Thursday, March 15, 2007

Last night

So this happened about two blocks away from my front door last night.

Someone who heard the shots said at first they sounded like gunshots...but then there were so many of them that it seemed absurd, over the top, like something out of a movie, so it couldn't really be gunshots. You get a lot of weird sounds in this neighborhood. A truck exhaust backfiring, or firecrackers -- I remember one gas main eruption on the street that sounded exactly like a machine gun. So you filter it out. That may be why I didn't hear the shots, or at least consciously register them: it was just more random street noise. And then the police cars showed up in force to close off the street. And the helicopters, shining lights into apartment windows all over the neighborhood.

The helicopters were upsetting. I'm not sure what they were meant to provide, other than an overwhelming show of police presence at a crime scene. As it turns out, the lone assailant was killed before the copters could have arrived. But this week has been a bad one for police in the city, and a bad one for tensions between police and the public, and my immediate reaction -- fairly or unfairly -- was that the copters were here to demonstrate that the police were not going to take any shit from us. People outside their homes when the police arrived weren't being allowed to go inside, so I was glad to be indoors just then.

(I went through that once when my dad was still alive, arriving home one evening to find the house cordoned off and surrounded by police because a totally spurious bomb threat had been phoned in for the building next door. Standing behind the barricade, I tried explaining calmly and respectfully to an officer that I was the primary caregiver for a paralyzed seventy-year-old man, and if there was a credible bomb threat and the building needed to be evacuated, my presence would be required to move him. It wasn't so much that he was unsympathetic but that the words glided right past him, as if I was trying to explain quantum physics to him in Urdu. So I stood there and waited for half an hour -- pretty sure that the whole bomb threat thing was bogus, but still having no idea if they would go ahead and order the area evacuated anyway. Ultimately they didn't. That wasn't the only ridiculous bomb scare we had that year either.)

So this time I'm inside, and staying inside as the streets as being closed off, and not especially keen to go up on the roof either as there's no way to tell what's going on, or what the cops think is going on. New York's 24 hour cable news channel has nothing, the local broadcast channels have nothing, the radio has nothing. It's all happening right that moment, and there hasn't been enough time to report anything. You could get live updates on Anna Nicole's death or O.J.'s high speed chase as they happened, people all around the world saw the Twin Towers fall at the same time I did, but good luck trying to find out what's happening two blocks away. And then different local websites starting picking up the Associated Press feed and running it verbatim...but the story was changing every five minutes. There was a shootout at the Lion's Den bar. A bartender was killed and a group of gunmen had fled out the back, and were now on the streets. No, it was another bar. No, wait, it wasn't a bar but a pizzeria. No, it was a different pizzeria, no it was an italian restaurant and the bartender got shot, there were three shooters, there was one, one auxiliary policeman was shot and another injured by broken glass, the gunmen were shooting out windows, no they weren't...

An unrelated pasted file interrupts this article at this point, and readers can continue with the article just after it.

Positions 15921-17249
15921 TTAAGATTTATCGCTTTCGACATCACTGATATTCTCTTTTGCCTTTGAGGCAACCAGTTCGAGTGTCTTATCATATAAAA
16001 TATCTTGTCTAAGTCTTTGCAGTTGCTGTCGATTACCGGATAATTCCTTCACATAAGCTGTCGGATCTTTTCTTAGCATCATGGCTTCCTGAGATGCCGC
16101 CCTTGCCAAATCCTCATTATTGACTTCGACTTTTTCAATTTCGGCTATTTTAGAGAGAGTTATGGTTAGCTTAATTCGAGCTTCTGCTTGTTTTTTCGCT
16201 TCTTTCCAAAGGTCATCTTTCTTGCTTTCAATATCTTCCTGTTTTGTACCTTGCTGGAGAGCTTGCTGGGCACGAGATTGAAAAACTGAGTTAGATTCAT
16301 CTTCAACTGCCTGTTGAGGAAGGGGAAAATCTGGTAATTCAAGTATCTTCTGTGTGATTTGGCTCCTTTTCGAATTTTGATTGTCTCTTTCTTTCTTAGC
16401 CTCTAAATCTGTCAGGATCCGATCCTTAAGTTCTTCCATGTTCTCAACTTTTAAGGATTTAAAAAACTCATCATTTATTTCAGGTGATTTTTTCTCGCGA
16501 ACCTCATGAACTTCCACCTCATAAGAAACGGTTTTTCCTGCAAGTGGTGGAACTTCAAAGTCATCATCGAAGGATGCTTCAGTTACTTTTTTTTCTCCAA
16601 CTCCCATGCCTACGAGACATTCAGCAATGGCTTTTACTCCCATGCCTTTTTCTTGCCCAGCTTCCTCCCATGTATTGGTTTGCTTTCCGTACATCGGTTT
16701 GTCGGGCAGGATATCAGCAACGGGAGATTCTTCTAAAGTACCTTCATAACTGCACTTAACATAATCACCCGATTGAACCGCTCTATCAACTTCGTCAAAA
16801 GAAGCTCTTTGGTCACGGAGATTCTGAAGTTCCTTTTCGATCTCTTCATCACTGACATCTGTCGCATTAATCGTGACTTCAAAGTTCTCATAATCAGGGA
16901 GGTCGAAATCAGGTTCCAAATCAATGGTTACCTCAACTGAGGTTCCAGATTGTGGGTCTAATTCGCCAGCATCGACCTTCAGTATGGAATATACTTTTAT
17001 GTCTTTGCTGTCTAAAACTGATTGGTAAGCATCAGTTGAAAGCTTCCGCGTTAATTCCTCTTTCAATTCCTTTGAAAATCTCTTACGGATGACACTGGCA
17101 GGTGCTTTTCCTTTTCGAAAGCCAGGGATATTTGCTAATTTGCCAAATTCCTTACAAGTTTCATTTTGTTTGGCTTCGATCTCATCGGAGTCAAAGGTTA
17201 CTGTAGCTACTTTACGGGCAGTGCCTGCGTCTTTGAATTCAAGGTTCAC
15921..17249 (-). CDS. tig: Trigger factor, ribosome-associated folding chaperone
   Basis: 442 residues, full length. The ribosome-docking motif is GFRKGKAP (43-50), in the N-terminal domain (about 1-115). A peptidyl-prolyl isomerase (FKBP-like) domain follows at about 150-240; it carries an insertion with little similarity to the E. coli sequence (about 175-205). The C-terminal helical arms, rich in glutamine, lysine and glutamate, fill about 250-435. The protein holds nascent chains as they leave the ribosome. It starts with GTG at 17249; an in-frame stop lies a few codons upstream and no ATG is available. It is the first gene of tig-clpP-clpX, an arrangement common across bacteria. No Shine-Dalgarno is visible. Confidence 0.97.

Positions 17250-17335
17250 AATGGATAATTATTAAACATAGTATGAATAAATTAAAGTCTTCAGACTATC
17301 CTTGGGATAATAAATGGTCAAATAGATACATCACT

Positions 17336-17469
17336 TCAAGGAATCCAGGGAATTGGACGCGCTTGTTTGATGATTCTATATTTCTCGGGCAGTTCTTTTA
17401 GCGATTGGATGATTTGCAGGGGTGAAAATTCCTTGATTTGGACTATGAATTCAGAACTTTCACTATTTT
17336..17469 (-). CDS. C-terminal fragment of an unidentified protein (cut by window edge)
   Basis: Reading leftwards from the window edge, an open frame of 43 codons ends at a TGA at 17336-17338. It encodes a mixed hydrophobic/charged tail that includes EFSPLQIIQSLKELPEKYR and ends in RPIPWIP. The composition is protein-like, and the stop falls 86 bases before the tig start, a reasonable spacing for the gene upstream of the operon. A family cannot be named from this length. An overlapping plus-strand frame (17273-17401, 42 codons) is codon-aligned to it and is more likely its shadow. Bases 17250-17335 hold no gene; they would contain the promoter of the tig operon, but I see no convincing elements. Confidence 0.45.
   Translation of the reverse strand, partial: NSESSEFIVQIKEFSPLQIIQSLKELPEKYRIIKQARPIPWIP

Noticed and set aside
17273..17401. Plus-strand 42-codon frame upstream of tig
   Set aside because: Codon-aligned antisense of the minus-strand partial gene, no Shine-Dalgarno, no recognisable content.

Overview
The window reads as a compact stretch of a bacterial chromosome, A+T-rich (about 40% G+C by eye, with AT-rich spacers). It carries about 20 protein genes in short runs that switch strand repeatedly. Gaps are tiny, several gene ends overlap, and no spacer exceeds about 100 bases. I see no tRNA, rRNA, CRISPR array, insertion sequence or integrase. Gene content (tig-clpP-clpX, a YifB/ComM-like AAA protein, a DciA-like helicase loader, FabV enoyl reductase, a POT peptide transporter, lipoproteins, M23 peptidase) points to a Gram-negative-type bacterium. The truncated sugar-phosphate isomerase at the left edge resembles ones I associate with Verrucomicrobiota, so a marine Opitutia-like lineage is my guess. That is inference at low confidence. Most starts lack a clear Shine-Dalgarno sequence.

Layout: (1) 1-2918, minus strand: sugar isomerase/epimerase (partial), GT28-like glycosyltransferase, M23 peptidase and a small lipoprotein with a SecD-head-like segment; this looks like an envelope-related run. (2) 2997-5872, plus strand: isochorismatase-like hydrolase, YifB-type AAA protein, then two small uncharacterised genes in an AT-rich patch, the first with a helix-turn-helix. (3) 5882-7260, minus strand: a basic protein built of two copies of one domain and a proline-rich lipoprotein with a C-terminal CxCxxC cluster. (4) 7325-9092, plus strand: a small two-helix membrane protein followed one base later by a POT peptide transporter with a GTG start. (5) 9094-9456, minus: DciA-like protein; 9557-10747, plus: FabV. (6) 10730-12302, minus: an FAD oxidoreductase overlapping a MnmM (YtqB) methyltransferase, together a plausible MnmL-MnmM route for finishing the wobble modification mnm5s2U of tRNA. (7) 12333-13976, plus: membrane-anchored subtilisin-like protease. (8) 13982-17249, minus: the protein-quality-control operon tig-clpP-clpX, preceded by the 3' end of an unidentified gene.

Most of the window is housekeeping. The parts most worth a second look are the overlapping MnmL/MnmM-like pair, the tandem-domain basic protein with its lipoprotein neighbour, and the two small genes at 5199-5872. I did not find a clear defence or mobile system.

When eleven o'clock arrived and the local news channels picked up the story, they all had interviews with the same two eyewitnesses and still didn't have an accurate description of what had actually happened. And now the police helicopters were joined by news choppers so that we could see our street cordoned off. Why? We didn't know. Just that something bad had happened and we had to wait until the smoke of police reaction and bad reporting cleared to find out what.

You'd think there'd be a better way to handle this sort of thing, wouldn't you?


  1. i think you and i share the same sense of how things *should* be a certain way, and an indignation when they're not -- but i can just as well turn around and debunk that as well -- how could you expect "the news" to be anything other than, as abbie hoffman once opined, gossip?

  2. You can expect it to be different because supposedly the journalists and those interviewed sense the gravity of the situation, and will apply their magical journalistic experience to the story, and extract from it the fairy dust of Truth.

    Yeah, it's a pipe dream, I guess. Still, there's gotta be better out there than CNN reporting a couple of weeks ago, in full 60 Minutes style, a story headlined "SEX WITH A VAMPIRE: SHE STABBED HIM, DRANK HIS BLOOD."

    The media might suck as an elemental property of its being, but I am sure it does not have to suck this bad.

    That police officer's dead, uncomprehending eyes when you wanted to get in to help your father, OY what an asshole. He could have least gotten another policeman to go in and check on him. What a terrible experience.


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